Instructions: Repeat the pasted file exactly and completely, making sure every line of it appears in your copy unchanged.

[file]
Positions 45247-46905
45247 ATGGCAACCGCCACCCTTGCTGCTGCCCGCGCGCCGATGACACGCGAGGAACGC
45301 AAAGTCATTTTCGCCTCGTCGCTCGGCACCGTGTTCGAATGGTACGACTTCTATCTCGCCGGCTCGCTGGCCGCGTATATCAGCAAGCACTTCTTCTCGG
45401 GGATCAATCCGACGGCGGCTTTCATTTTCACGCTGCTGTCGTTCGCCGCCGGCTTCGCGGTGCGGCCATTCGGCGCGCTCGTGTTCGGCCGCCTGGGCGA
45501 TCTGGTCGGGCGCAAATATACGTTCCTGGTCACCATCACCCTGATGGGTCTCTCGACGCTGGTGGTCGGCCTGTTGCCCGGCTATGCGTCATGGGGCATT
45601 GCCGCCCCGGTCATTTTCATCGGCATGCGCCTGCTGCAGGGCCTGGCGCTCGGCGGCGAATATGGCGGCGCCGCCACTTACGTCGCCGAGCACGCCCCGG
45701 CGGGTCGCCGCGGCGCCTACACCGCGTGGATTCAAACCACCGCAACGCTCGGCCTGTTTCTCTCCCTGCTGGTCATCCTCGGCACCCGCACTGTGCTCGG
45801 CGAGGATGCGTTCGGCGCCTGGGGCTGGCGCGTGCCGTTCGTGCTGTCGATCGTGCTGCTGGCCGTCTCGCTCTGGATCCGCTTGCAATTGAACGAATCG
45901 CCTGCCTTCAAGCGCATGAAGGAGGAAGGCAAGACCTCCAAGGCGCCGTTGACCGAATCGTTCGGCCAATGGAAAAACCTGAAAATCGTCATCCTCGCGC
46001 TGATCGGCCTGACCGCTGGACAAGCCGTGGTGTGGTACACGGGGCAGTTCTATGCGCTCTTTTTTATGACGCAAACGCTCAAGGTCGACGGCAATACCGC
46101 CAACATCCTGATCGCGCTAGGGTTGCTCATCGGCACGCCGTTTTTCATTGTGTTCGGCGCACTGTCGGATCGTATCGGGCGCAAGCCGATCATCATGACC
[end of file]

Positions 45247-46905
45247 ATGGCAACCGCCACCCTTGCTGCTGCCCGCGCGCCGATGACACGCGAGGAACGC
45301 AAAGTCATTTTCGCCTCGTCGCTCGGCACCGTGTTCGAATGGTACGACTTCTATCTCGCCGGCTCGCTGGCCGCGTATATCAGCAAGCACTTCTTCTCGG
45401 GGATCAATCCGACGGCGGCTTTCATTTTCACGCTGCTGTCGTTCGCCGCCGGCTTCGCGGTGCGGCCATTCGGCGCGCTCGTGTTCGGCCGCCTGGGCGA
45501 TCTGGTCGGGCGCAAATATACGTTCCTGGTCACCATCACCCTGATGGGTCTCTCGACGCTGGTGGTCGGCCTGTTGCCCGGCTATGCGTCATGGGGCATT
45601 GCCGCCCCGGTCATTTTCATCGGCATGCGCCTGCTGCAGGGCCTGGCGCTCGGCGGCGAATATGGCGGCGCCGCCACTTACGTCGCCGAGCACGCCCCGG
45701 CGGGTCGCCGCGGCGCCTACACCGCGTGGATTCAAACCACCGCAACGCTCGGCCTGTTTCTCTCCCTGCTGGTCATCCTCGGCACCCGCACTGTGCTCGG
45801 CGAGGATGCGTTCGGCGCCTGGGGCTGGCGCGTGCCGTTCGTGCTGTCGATCGTGCTGCTGGCCGTCTCGCTCTGGATCCGCTTGCAATTGAACGAATCG
45901 CCTGCCTTCAAGCGCATGAAGGAGGAAGGCAAGACCTCCAAGGCGCCGTTGACCGAATCGTTCGGCCAATGGAAAAACCTGAAAATCGTCATCCTCGCGC
46001 TGATCGGCCTGACCGCTGGACAAGCCGTGGTGTGGTACACGGGGCAGTTCTATGCGCTCTTTTTTATGACGCAAACGCTCAAGGTCGACGGCAATACCGC
46101 CAACATCCTGATCGCGCTAGGGTTGCTCATCGGCACGCCGTTTTTCATTGTGTTCGGCGCACTGTCGGATCGTATCGGGCGCAAGCCGATCATCATGACC